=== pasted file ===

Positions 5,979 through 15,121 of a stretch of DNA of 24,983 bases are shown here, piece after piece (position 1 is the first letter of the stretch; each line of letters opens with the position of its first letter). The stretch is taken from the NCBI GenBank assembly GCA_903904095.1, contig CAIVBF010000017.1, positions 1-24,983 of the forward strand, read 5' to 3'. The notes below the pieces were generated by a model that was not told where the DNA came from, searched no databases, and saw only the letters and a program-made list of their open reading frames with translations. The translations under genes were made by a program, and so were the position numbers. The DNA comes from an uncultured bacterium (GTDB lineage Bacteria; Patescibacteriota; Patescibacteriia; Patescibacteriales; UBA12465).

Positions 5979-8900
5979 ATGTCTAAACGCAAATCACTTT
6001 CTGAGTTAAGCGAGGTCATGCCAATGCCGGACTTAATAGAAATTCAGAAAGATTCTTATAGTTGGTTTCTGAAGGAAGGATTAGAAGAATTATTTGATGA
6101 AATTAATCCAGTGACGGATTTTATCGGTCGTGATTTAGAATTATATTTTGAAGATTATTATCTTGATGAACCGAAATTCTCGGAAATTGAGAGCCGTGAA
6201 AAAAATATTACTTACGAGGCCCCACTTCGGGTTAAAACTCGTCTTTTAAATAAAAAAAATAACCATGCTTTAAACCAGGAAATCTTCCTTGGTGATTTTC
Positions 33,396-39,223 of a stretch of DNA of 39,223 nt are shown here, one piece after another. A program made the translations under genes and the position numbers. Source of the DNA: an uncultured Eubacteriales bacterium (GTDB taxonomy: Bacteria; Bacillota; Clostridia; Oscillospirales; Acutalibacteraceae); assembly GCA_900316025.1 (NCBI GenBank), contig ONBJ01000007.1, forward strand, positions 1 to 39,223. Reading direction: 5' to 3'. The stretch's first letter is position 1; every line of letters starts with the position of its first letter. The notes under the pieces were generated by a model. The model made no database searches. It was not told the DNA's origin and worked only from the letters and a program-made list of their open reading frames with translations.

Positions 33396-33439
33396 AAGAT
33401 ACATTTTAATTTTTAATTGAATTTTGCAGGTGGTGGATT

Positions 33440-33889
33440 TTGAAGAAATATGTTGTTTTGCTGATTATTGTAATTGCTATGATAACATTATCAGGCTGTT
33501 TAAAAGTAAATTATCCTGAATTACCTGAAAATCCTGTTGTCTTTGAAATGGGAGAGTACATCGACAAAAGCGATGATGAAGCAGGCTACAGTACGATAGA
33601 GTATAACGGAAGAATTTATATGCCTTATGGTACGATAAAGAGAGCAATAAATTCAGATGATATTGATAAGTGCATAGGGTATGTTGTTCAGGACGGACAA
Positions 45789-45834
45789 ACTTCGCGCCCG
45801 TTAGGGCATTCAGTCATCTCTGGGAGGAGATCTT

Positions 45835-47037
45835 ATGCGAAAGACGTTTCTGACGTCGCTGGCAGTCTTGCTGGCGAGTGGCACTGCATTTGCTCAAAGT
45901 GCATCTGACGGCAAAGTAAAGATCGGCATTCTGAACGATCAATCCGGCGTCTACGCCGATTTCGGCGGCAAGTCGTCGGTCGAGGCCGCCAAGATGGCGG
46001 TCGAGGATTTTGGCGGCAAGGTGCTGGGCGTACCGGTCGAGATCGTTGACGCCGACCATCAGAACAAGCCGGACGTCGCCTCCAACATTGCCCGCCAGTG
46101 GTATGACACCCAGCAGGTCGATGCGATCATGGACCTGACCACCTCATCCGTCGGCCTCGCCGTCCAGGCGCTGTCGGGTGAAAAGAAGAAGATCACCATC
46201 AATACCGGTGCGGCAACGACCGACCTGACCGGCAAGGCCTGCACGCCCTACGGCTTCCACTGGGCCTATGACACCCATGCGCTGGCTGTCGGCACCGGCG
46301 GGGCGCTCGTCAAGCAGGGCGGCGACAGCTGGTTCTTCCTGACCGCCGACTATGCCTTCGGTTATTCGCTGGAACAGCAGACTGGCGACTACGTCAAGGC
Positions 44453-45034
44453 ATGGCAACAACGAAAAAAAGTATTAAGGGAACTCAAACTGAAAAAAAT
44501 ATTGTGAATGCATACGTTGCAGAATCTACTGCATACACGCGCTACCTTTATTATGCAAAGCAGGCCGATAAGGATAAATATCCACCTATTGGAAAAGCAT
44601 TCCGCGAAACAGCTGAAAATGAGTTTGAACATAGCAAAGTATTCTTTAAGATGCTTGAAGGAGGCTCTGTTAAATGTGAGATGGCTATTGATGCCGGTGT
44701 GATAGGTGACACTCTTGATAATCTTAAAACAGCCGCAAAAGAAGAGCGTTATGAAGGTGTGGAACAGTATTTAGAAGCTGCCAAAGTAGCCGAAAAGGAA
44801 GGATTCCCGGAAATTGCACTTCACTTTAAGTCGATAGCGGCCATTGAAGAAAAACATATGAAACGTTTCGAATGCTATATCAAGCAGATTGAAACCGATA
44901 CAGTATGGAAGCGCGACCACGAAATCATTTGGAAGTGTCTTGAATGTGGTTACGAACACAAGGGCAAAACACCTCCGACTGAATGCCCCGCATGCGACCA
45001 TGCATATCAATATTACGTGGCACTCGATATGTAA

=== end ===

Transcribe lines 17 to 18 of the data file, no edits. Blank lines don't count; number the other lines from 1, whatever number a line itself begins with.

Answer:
45801 TTAGGGCATTCAGTCATCTCTGGGAGGAGATCTT

Positions 45835-47037